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Sony's Andrew House

The SCEE president talks PSN Plus, Move pre-orders and charging for online play

Although the majority of the big announcements had been made at E3 earlier in the year, Sony still put in a significant investment for Gamescom last week, hosting a more relaxed press conference, hands-on time with new product and a handful of new announcements, most notably from Insomniac with Heroes on the Move and Resistance 3.

After the event GamesIndustry.biz spent some time with European boss Andrew House to catch up with the Sony business, to discuss how PSN Plus is beginning to take off, the build up of momentum ahead of the Move launch in September, and how online content is changing first and third-party attitudes to the business of multiplayer gaming.

GamesIndustry.biz Sony made an effort at Gamescom this year, with a press event and various interview and hands-on opportunities. It’s still an important event for the company, it’s still considered the event to reach trade and consumers in Europe?
Andrew House

It’s absolutely one of our major events of the year. Obviously last year we took the unprecedented step of making a global announcement and that was more or less a deliberate statement. We are now for PlayStation 3 the single largest market overall. It’s a very vibrant market and we wanted to pay due difference to that by giving an announcement of that scale in Europe. So yes, it’s a very significant event for us.

There’s also this nice aspect of the consumer show as well. Unlike E3, which I managed for many years, you have that sense of a more fundamental connection to the consumer that I think is really very positive.

GamesIndustry.biz PSN Plus has been the big change for your online service this year - can you give us an indication of uptake and feedback of the service from consumers?
Andrew House

I’m not in a position to talk specifics because it’s still early days. But what I would say is that subscriptions are tracking at or above where our higher expectations were. Which is a way of saying in essence that we’re pleased. It’s interesting that there’s been a more significant uptake on the annual subscriptions than there has been on the three months subscription, with the exception of Japan, but that’s no surprise because almost all subscriptions work better there on a short-term basis, it’s a cultural function of the market.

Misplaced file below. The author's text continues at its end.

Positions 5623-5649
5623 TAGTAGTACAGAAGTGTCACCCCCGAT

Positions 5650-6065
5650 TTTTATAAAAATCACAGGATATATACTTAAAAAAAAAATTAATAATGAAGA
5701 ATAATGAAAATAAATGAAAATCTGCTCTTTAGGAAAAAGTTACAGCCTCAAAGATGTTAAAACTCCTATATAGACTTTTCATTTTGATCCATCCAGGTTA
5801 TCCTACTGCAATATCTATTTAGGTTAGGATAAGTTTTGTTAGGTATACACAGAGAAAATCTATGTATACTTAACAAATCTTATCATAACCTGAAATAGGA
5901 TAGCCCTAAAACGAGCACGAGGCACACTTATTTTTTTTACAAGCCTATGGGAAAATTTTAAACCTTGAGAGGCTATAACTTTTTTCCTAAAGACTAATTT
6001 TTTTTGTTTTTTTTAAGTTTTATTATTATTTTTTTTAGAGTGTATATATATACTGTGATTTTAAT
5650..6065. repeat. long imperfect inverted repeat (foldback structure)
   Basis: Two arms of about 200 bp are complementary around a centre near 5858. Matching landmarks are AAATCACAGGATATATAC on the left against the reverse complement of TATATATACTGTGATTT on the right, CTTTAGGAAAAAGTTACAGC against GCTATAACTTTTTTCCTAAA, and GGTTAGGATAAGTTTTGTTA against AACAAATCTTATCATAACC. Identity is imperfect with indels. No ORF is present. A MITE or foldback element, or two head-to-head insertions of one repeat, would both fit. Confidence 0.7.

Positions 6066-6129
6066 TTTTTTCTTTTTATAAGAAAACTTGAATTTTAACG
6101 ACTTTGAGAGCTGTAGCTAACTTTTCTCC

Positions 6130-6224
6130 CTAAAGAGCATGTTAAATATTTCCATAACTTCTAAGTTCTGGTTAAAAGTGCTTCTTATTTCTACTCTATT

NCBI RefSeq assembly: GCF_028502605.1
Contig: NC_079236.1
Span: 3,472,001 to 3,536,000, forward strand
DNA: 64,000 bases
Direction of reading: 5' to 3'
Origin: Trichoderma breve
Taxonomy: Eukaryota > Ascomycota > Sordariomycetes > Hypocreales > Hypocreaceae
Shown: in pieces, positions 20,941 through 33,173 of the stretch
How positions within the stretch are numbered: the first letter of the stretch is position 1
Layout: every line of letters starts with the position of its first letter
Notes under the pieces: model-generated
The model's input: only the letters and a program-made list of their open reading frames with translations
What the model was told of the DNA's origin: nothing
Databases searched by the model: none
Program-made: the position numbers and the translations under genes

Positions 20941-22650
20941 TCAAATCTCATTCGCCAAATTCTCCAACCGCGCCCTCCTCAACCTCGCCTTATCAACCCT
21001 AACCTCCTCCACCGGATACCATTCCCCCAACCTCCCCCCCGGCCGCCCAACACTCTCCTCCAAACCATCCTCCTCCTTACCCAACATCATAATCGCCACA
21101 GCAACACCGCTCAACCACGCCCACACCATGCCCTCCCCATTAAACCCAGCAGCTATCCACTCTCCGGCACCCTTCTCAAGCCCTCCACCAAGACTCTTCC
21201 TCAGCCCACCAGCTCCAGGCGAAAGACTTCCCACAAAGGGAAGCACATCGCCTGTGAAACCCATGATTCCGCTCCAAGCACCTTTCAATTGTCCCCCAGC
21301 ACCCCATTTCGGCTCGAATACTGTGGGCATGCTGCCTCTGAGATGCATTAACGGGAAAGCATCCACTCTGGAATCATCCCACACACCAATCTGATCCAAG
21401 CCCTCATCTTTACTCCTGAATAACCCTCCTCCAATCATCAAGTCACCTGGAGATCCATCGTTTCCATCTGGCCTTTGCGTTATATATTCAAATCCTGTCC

The points I’d note on reaction are that it’s been overwhelmingly positive from those that subscribed. I think that we need to remain hard at work on ensuring the content offering and the content flow remain strong. I have a sense that there is a second tier of PSN users that are almost ready to sign up that are in something of a wait-and-see mode because they want to see a bit more of the roadmap and how it flows out and is it meaningful to them? Which is absolutely fair enough.

The other interesting point that I would make is that we’ve seen an interesting and positive trend where a couple of the games within the content offering have been provided for free to subscribers and then seen an immediate up-tick in terms of their sales on PSN. It’s early days yet, but it’s very positive. We’re obviously doing more research into how the dynamics of the PlayStation Plus subscribers are going to function in the wider PlayStation Network. But what it leads me to believe is that there seems to be a try-before-you-buy and then a word of mouth factor there. Which, if it proves to be robust, is a very intriguing aspect of the model and one that we certainly hope to generate. It’s one that we’re trying to promote with the publishing community as well - that there’s a benefit to making content available to subscribers because there’s a promotional aspect among that customer that then leads to improved sales in the network, which is a win-win.

GamesIndustry.biz And are publishing partners coming around to that idea? It’s something that’s worked very well on PC digital services in the past.
Andrew House

As with any of these propositions we’ve got to validate it first and then show them some good viable data on it. There’s overall amongst publishers, certainly with European publishing partners, a good open flexibility to talk about different models and actively explore them. There’s increasing recognition that within the network space for our audience it’s a mistake to try and adopt a one-size-fits-all attitude. The network naturally leads you to a variety of business models. Creating multiple consumer options is the way to do that and publishers are latching on to that idea. Whether it’s based around their own franchises or being part of a publisher lead initiative.

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Matt Martin


Matt Martin joined GamesIndustry in 2006 and was made editor of the site in 2008. With over ten years experience in journalism, he has written for multiple trade, consumer, contract and business-to-business publications in the games, retail and technology sectors.


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